Starting a little after 9:30 a.m. Pacific time Tuesday, and lasting close to five hours, the S3 cloud storage service started experiencing “high error rates.” This outage knocked out access to a litany of websites and apps that run on AWS, including but not limited to Expedia, Slack, Medium, the U.S. Securities and Exchange Commission. The outage even temporarily affected the AWS service health dashboard, which displays outages and events.
The dashboard not changing color is related to S3 issue. See the banner at the top of the dashboard for updates.
— Amazon Web Services (@awscloud) February 28, 2017
Amazon has not fully detailed what caused the high error rates. Nick Kephart, senior director of product marketing for San Francisco-based network intelligence company ThousandEyes, monitored the outage throughout the day. He said information could get into Amazon’s overall network, but attempting to establish a network connection with the S3 servers was like hitting a wall. It stopped all traffic dead in its tracks. So any site or app that hosted data, images or other information on S3 was affected.
Without having access to Amazon’s servers, Kephart couldn’t say why it became impossible to connect with the S3 servers. He said it isn’t clear if it was a human error, or infrastructure failure, or a configuration problem or an automation issue that caused the problem. But he theorized it was a pretty complicated malfunction given the proliferation of the outage.
“It wasn’t just the system completely misbehaving but something deeper in the infrastructure that caused these problems,” Kephart said.
ThousandEyes also produced this visualization to show the extent of the outage and all the interactions within the AWS network.
As to why the outage was so widespread, Amazon’s status as cloud king, with a market share of more than 40 percent comes into play. Another factor, Kephart said, is the way AWS programs are built on top of each other, meaning that S3 going down impacts other services.
“Amazon Web Services builds many of their individual services on building blocks built on each other,” Kephart said. “S3 is one of the very fundamental building blocks of AWS. When S3 fails, many, many, many other services fail alongside because they are all built on top of S3.”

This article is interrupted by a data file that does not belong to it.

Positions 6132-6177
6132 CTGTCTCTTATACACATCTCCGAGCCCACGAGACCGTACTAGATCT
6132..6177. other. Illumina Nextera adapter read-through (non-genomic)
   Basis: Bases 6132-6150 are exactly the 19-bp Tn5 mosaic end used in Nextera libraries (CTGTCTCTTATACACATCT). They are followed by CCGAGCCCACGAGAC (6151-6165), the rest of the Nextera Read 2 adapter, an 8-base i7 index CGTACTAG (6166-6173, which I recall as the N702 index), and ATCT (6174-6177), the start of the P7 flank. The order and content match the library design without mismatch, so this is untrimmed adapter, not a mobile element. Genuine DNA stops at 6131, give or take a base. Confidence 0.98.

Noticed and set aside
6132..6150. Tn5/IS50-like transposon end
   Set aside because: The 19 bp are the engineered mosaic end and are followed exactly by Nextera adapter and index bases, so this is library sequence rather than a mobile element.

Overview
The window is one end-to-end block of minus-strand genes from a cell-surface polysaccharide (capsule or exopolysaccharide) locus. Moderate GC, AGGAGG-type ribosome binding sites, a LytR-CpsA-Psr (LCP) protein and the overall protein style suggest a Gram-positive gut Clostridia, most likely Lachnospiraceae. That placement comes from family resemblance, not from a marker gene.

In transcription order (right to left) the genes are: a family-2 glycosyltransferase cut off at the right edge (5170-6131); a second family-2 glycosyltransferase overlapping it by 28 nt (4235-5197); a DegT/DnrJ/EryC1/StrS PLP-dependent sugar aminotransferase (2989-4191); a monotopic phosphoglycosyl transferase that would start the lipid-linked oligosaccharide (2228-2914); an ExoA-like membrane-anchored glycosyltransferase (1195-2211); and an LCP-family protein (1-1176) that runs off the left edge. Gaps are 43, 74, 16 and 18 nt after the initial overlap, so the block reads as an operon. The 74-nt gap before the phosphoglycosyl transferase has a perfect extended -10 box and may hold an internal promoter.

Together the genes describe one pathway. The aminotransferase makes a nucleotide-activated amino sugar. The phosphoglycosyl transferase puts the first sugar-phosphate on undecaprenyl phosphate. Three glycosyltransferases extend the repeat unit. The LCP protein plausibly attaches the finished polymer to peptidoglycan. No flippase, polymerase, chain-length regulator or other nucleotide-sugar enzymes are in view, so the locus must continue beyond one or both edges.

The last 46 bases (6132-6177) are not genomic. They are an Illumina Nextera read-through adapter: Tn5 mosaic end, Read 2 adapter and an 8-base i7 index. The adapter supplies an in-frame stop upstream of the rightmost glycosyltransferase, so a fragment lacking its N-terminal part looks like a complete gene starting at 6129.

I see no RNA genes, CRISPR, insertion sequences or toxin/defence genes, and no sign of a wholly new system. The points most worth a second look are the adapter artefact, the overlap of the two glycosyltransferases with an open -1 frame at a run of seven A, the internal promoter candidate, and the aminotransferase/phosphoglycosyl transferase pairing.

Now that the issues have been worked out, the question turns to what can be learned from this outage. Several experts surveyed by GeekWire say the most important takeaway from this event is the necessity of redundancy in cloud storage.
Shawn Moore, CTO of Orlando-based web experience platform Solodev, said all technology fails at some point. Large swaths of the internet went down in Tuesday’s outage, but other sites and apps didn’t experience any disruption. Those are the ones that had their data spread across multiple regions.
“The ones who have fully embraced Amazon’s design philosophy to have their website data distributed across multiple regions were prepared,” Moore said. “This is a wakeup call for those hosted on AWS and other providers to take a deeper look at how their infrastructure is set up and emphasizes the need for redundancy – a capability that AWS offers, but it’s now being revealed how few were actually using.”
David Linthicum is senior vice president at Cloud Technology Partners, a company based in Boston that helps enterprises migrate their data to cloud storage providers like AWS, Microsoft Azure and Google Cloud. He said the outage seems like an isolated incident, something that is bound to happen occasionally.
“Systems fail, and from time to time clouds will fail,” he said. “Amazon’s ability to get things up and running quickly, and get back to business, will be the real test,” he said.
Linthicum went on to say that he doesn’t think Tuesday’s outage will keep people from using cloud storage.
“Amazon Web services, and the other public cloud providers, pretty much stay on top of their operations,” he said. “Certainly much better than enterprises do.”
In addition to pushing redundancy and hosting data at multiple centers in different regions, experts emphasized using multiple cloud providers to store data. Not only does that protect customers from a system-wide outage, it can also let users switch between providers as cost dictates.
Akash Nankani, a former lead program manager at Microsoft and founder of NanSoft Studios and creator of the government filing tracking site SECGems said he tries to make his products “provider agnostic,” so that if an incident like Tuesday’s AWS outage went on for a long time, he could make a quick change to remove AWS dependency.
“In my view, every business should ask this question to themselves: ‘If tomorrow, for whatever reason (valid or invalid), if Amazon (or any other provider that you depend on) decides to ban/blacklist my account or business, how will I deal with it? How soon before I can recover from it? And have I pro-actively tested this scenario before it occurs?'”
“While I have a great deal of respect for Amazon/Microsoft/Google/IBM Bluemix/OVH, etc. and have used/experimented with all of them, from a business continuity perspective, I think investing in ‘multi-provider’ support is more important than ‘multi-region.’ This also comes with the benefit of dynamically switching to lowest cost provider as well as dealing with provider/regional outage.”